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Army wife 

First, let me give you the backstory: Jan enlisted in the Army to play basketball. It was ideal not to mention an honor to be working for the Army, and I naturally had no complaints. But then came October 30 when they were told they were getting shipped to Basic Military Training, which would last at least three months, and they had to leave the same night. Three months (and now it could actually be six freakin months) is a long time to spend away from your one-year-old daughter, and it all happened so sudden! You can just imagine what a mess I was that night, and I honestly haven’t been able to adjust to everything even up to now.

So I saw my husband for the first time today in two weeks since the Army trainees were in Manila for the week-long APEC festivities.

Spending the last two weeks in Basic Military Camp, I really didn’t know what to expect. For sure, he would lose weight and get a little darker, but probably not anything drastic. But when I saw him, I actually almost didn’t recognize him. He is three shades darker and about two sizes smaller; it was like he got sick. He had lost six kilos in the first week alone. His naturally high hairline can be seen in its full glory since he has gone bald.

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Daddy’s Girl

My love Celestine,

I know you haven’t noticed Daddy hasn’t been home for four days. He hasn’t called too. Maybe it’s a good thing that you don’t know, so you won’t have to feel sad like mommy. Here’s the thing, that’s going to last for a while. I’m sorry but we won’t have daddy for 14 Sundays. He won’t be there on your first birthday, maybe even on Christmas or New Year too. We don’t know if he can call to greet you or if he can go out so he can spend the holidays with us. Actually babe, I don’t know a lot of things about this trip, but I know for sure he’s doing this for you.

Remember what I told you yesterday, while we were watching TV and I was stroking your hair while you were lying down on my chest? I really miss dada, babe. I don’t know how to survive the next three months without him. I know I’m going get help from Lola. I know I can provide you your needs. I promise you won’t lack the love and attention while he’s away. But I don’t know how to enjoy our Sundays without him. I have never been away from your daddy for more than a week, and I never imagined he’d ever be far away from you for three months. How do we walk around the mall without him carrying you? Only dada is strong enough to do that. Who’s going to change your nappies at 5am when mommy is still too sleepy to do so? You’re going to finally stop being afraid of walking on your own soon, and by the time he gets back, you won’t need to hold his hands anymore when we go on our strolls.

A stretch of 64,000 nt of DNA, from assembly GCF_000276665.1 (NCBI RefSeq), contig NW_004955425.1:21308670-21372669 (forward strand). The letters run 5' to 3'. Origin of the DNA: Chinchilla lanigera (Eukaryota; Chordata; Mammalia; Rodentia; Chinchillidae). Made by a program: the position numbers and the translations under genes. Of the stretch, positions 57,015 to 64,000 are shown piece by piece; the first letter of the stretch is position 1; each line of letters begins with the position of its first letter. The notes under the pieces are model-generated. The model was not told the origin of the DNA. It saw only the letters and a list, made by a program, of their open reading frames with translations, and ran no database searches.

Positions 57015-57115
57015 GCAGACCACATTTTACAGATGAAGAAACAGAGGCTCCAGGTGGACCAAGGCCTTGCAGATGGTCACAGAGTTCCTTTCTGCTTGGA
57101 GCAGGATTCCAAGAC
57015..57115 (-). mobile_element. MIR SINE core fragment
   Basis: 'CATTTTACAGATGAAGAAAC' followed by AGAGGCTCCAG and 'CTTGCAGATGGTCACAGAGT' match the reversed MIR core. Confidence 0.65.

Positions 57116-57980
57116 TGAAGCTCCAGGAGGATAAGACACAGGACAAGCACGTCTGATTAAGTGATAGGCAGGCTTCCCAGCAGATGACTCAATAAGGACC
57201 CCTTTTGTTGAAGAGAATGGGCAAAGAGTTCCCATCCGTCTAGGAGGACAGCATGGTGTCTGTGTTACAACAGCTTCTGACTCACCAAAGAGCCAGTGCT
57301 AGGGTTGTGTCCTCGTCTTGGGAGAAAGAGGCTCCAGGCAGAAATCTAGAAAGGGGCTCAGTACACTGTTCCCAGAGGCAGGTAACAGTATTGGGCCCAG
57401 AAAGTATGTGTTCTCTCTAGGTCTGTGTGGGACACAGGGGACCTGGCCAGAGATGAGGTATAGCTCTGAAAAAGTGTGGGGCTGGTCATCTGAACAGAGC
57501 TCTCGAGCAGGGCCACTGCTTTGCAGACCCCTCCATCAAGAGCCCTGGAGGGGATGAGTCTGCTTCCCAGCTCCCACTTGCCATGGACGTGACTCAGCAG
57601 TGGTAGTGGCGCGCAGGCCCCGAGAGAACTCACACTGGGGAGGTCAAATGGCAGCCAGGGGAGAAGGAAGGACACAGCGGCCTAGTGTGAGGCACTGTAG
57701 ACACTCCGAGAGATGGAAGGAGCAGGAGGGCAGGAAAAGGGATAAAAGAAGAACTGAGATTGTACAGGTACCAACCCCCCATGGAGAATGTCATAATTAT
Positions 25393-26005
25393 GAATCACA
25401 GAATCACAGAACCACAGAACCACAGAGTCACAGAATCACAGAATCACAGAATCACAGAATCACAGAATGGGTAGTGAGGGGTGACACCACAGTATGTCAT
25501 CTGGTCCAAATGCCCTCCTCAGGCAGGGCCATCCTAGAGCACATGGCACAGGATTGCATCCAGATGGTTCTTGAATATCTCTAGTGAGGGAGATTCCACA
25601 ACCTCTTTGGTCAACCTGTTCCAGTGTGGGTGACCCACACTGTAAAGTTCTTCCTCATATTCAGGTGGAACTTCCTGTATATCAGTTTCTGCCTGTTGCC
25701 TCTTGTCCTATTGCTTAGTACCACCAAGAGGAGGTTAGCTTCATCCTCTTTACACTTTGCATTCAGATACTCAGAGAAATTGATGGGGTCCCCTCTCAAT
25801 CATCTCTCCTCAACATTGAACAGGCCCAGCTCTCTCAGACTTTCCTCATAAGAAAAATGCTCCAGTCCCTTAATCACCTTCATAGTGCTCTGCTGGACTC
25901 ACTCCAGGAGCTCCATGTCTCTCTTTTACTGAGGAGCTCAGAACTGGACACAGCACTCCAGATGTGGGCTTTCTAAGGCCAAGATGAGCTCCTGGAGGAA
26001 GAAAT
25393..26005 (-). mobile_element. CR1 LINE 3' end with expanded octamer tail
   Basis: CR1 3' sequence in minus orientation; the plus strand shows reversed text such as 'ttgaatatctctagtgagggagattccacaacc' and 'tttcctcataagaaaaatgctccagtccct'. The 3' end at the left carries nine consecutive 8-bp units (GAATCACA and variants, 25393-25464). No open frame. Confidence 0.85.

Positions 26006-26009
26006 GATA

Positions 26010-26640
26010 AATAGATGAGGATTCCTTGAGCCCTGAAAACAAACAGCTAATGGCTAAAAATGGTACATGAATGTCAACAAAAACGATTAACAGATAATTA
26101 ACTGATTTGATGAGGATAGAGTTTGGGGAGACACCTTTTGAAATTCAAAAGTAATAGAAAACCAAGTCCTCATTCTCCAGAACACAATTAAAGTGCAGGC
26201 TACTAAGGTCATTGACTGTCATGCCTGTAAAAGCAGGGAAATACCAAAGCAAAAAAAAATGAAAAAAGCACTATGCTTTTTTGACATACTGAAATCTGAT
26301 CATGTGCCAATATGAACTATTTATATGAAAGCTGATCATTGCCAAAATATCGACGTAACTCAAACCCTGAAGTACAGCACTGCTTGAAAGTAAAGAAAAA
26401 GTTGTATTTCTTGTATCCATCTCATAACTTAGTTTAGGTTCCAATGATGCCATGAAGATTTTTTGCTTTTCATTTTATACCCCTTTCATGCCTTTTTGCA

Daddy and Elle.

Daddy and Elle.

Do you think is mommy overreacting, babe? Is three months not a long time? But you’re growing up way too fast and everyday you show us something new. All I can think about is you won’t recognize Jan when he gets back, that you won’t call him “dada” anymore when you see him.

I’m writing you this so when you see photos of your birthday or your second Christmas and you wonder where daddy is, you will know that daddy is out on a great adventure just  for you. He shaved his head bald (Daddy does not look good bald), he endured not seeing you for a long time so he can provide for you. I don’t think he ever saw himself being in the middle of a gruelling military training in his lifetime, but he was willing to do it for you in a heartbeat.

Please stay a Daddy’s girl, baby. Mommy and Daddy love you so much.

Love,

Mommy

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This morning, I showed Elle a photo of Jan on my phone. She grabbed my phone and started kissing the screen. I think she misses her dada too.

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Not so perfect world 

In a perfect world, every day would look like this; My husband and I would have breakfast together, kiss Elle goodbye, go to work together and  get home by 6pm in time to tuck our daughter to bed. We’d have the weekends off and we’d spend all those time with Elle. Maybe we’d eat out on Sundays after mass or stay in while I get busy in the kitchen. We would’t have any arguments in front of Elle. We’d have a car to go around and we’d be able to buy anything we want.

The reality, though, is this; I have a demanding job that keeps me out until past midnight and my husband Jan has one that needs him to wake up at 4am everyday. We only get one same free day each week—Sunday—and sometimes we’d spend half of that bickering.  He is not home a lot. He is an Army guy in the morning, a highschool coach at night and a basketball player somewhere in the middle—just some of the many hats he wears just so we could get by. Jan doesn’t get morning playtimes that I get with Elle, neither does he get to sing her to sleep at night. He used to be the first person Elle sees in the morning when he still had the luxury to spend most of his day at home. Now, we’re lucky to wake up to him still beside us at least once a week.

It doesn’t paint a perfect picture of a family, but doesn’t mean we are less of one. We’d probably get a scolding from others who’d tell us that none of our work mattered if we didn’t have time. Sure, I’d kill for more time for us together, but given what we have now, we don’t have a lot of room in our life right now to complain. We just make do of our Sundays together and we spend it with Elle, either we turn the entire day into one long playtime in our room or we go get something to eat at the mall. It isn’t much, but it’s something. But here’s the thing, I know for a fact that if we could squeeze in another job in the middle of what we already do, Jan and I both will—if it meant giving our daughter Elle the perfect world, eventually.